Saturday, November 17, 2012

How do I wrap my head around this concept of logistic regression?

Logistic regression is used when you have a classification problem. A classification problem has dependent variables that can only be either 0 or 1. For example, a dealership may collect data on the sales process and the dependent variable will be either a sale is made (0) or its not made (1).

Of course, this type of data does not work very well with a traditional linear regression because the distribution of the dependent variable is not normal. But linear regression is a good place to start with this discussion because it gives me a reference point to show you what I understood about linear regression that I didn't understand about logistic regression.

When you run a linear regression with a set of data, you get a regression equation. The general form of a regression equation with one independent variable is 
where a0 and a1 are the coefficients. (This is just a different form of the slope intercept form where a0 is the y intercept and a1 is the slope). It is intuitively obvious how to use this equation. If your model is good, you can substitute in an x value and output a prediction for y.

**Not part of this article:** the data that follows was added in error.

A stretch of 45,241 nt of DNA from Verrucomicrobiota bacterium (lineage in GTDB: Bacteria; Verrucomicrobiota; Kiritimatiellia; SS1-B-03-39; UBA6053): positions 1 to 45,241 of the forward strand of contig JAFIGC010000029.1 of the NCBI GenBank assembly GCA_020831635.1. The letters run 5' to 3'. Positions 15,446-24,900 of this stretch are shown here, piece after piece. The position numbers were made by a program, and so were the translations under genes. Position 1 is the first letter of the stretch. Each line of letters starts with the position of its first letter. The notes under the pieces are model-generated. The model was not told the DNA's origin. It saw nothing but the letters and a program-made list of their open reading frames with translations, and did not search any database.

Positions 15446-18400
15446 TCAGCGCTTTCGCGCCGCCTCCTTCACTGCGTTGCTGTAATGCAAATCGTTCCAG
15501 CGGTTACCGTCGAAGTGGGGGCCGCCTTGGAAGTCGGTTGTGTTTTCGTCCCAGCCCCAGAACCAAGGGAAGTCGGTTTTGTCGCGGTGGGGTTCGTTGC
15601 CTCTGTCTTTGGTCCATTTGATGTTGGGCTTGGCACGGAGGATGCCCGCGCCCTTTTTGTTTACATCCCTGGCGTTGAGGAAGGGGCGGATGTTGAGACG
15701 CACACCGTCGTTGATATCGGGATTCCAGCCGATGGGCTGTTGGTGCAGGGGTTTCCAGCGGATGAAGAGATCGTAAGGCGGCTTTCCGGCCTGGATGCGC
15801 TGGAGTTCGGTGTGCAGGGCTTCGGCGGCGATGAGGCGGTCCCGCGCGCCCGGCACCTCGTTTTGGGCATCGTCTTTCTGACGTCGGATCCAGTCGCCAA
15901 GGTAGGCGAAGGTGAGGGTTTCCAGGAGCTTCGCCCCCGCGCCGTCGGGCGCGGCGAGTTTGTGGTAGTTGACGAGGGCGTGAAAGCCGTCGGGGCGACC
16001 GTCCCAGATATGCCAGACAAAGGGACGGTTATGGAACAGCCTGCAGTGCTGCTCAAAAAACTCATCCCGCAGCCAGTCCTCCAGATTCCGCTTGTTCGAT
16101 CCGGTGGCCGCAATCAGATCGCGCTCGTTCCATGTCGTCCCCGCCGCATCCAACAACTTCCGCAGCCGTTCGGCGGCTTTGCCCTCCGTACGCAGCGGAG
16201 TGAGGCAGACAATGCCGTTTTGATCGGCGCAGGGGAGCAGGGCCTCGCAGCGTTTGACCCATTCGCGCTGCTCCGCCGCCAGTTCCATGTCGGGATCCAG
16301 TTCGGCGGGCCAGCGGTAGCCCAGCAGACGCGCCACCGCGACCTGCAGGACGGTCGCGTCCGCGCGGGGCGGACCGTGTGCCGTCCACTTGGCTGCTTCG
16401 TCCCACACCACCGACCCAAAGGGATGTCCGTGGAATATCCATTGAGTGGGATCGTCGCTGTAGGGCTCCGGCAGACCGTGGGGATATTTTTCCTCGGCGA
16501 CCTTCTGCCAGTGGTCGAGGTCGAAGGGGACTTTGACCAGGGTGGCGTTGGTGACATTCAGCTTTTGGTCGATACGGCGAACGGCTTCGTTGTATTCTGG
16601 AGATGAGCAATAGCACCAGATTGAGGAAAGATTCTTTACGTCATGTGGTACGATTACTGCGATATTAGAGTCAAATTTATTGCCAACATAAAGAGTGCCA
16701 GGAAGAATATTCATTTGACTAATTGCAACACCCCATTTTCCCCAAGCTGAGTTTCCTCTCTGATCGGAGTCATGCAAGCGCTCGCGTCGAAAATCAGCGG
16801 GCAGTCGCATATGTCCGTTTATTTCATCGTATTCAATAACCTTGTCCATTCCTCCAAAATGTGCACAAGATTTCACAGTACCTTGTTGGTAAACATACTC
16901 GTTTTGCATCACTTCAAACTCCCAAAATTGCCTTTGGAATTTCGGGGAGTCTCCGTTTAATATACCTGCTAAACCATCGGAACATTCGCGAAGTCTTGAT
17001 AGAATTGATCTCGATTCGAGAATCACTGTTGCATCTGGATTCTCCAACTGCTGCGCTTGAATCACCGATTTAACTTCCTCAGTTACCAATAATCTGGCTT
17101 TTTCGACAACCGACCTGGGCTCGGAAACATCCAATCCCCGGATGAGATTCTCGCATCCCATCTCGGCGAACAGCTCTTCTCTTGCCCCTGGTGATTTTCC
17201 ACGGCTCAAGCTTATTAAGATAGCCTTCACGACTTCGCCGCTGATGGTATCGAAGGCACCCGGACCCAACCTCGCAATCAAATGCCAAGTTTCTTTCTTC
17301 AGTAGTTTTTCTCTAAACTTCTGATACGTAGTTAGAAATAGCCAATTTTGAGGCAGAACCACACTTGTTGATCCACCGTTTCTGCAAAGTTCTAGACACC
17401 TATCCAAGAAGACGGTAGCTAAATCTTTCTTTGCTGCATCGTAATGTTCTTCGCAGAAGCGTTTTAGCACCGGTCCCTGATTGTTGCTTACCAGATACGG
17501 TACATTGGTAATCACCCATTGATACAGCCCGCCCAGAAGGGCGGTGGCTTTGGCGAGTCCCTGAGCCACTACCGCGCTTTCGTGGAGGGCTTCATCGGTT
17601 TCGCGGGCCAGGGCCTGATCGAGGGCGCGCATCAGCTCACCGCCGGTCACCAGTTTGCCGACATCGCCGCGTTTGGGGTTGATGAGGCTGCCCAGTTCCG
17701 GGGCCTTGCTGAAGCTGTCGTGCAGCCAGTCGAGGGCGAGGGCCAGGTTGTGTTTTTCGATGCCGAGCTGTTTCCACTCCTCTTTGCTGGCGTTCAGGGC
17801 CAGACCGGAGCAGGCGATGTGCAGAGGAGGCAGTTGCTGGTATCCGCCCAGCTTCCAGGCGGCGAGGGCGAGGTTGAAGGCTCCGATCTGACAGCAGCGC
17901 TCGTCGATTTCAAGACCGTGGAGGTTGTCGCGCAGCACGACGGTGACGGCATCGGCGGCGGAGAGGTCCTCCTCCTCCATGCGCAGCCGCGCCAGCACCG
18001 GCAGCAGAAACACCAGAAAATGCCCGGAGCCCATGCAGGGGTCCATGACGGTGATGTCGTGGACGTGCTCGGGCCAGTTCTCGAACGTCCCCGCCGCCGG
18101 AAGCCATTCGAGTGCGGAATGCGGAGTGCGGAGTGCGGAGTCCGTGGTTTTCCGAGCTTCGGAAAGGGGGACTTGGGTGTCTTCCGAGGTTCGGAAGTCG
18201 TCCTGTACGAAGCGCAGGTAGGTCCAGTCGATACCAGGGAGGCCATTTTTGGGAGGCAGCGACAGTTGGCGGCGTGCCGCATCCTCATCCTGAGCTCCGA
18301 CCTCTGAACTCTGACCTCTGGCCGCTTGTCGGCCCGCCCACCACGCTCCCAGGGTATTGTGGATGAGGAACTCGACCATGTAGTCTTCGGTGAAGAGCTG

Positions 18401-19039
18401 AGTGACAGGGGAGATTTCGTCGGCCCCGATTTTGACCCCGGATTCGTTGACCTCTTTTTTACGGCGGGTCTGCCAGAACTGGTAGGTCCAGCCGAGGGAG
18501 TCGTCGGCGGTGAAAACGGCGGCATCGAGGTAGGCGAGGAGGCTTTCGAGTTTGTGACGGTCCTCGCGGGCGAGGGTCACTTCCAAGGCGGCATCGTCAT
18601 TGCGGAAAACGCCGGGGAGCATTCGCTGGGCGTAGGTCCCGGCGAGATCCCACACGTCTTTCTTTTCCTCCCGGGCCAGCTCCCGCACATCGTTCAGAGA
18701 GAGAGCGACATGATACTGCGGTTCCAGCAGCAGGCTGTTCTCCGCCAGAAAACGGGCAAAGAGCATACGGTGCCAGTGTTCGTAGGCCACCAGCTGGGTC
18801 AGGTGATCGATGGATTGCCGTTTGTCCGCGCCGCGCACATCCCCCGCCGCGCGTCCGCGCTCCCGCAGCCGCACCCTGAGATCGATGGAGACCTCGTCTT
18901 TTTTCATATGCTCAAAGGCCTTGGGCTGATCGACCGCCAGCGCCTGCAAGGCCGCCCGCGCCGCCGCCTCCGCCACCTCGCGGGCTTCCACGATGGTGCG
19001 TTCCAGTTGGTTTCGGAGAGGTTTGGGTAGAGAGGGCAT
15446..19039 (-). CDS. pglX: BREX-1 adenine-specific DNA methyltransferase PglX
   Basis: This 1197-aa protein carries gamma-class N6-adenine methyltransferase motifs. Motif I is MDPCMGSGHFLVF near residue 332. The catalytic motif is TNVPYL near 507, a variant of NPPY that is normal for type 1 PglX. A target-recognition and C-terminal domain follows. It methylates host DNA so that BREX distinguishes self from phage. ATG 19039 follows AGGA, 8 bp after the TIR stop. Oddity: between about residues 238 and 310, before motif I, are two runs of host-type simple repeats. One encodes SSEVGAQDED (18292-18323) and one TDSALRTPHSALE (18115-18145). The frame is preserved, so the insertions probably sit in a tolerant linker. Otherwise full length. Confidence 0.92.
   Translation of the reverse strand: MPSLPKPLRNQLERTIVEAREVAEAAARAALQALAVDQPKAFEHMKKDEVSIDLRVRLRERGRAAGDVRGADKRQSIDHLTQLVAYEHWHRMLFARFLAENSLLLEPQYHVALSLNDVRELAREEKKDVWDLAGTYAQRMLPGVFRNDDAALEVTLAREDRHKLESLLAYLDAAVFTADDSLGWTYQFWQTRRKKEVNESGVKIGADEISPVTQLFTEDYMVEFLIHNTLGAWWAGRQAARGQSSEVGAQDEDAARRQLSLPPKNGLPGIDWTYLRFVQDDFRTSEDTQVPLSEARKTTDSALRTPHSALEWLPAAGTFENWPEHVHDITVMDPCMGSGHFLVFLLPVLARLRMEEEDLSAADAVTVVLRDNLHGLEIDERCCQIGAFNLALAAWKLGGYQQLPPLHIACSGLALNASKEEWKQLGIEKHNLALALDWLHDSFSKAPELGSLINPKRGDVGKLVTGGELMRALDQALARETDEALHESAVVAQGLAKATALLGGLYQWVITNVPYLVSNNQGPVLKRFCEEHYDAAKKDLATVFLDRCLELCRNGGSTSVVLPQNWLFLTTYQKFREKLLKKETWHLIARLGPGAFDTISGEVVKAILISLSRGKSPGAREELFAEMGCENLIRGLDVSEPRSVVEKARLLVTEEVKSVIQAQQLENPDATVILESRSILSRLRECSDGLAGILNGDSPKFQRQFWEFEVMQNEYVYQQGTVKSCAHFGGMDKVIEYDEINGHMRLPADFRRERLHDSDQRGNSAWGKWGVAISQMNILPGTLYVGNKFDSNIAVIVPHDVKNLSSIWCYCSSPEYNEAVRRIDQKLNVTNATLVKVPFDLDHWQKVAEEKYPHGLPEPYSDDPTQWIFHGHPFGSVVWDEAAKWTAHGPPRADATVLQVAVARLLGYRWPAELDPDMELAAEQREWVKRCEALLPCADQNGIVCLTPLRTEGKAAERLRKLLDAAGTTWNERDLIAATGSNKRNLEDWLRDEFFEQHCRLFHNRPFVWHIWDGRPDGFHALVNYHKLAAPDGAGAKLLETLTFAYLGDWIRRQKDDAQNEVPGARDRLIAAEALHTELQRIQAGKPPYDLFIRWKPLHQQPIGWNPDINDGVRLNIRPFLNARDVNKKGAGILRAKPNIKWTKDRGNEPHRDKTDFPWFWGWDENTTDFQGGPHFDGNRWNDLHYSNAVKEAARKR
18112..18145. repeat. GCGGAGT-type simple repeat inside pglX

The first problem in PS#1 in the machine learning class that requires a program is this:

Implement2 Newton’s method for optimizing ℓ(θ), and apply it to
fit a logistic regression model to the data. Initialize Newton’s method with θ = ~0 (the
vector of all zeros). What are the coefficients θ resulting from your fit? (Remember
to include the intercept term.)

And here is the generalization of Newton's method in the notes:

where thetas are the coefficients, H is the Hessian matrix and the last set of symbols represent the derivative of the log likelihood function. This is not my tidy little regression equation where I can put in x values and get back a y value. And, really, how could it be since the y value is just 0 and 1? We are not in Kansas anymore, Toto. Not to mention that, while in theory I understood what the H matrix and log likelihood derivative vector are, in practice it was very difficult generate concrete equations to use in the program.

I am embarrassed to say that it took me an incredibly long time to answer these questions. In my defense, the resources on the web are really hard to understand.  Did you scroll down far enough so see where part of the information is written as a debate? But here is what I figured out. Once you get the coefficient values (code will come in another post), you can calculate the value of the sigmoid function, h.
This is a cumulative probability function. If the value of this function is less than 0.5, the output value is 0. If the value is greater than 0.5, the output value is 1. See how simple that is? This generates a nice plot when there are two variables because h=0.5 when the value of the exponent on e is 0. Your equation for theta reduces to
which can be solved for x2
Now you can plot this equation with your data and get this
Not sure how to plot something like this is Python? Don't worry, I'll reveal all my code.

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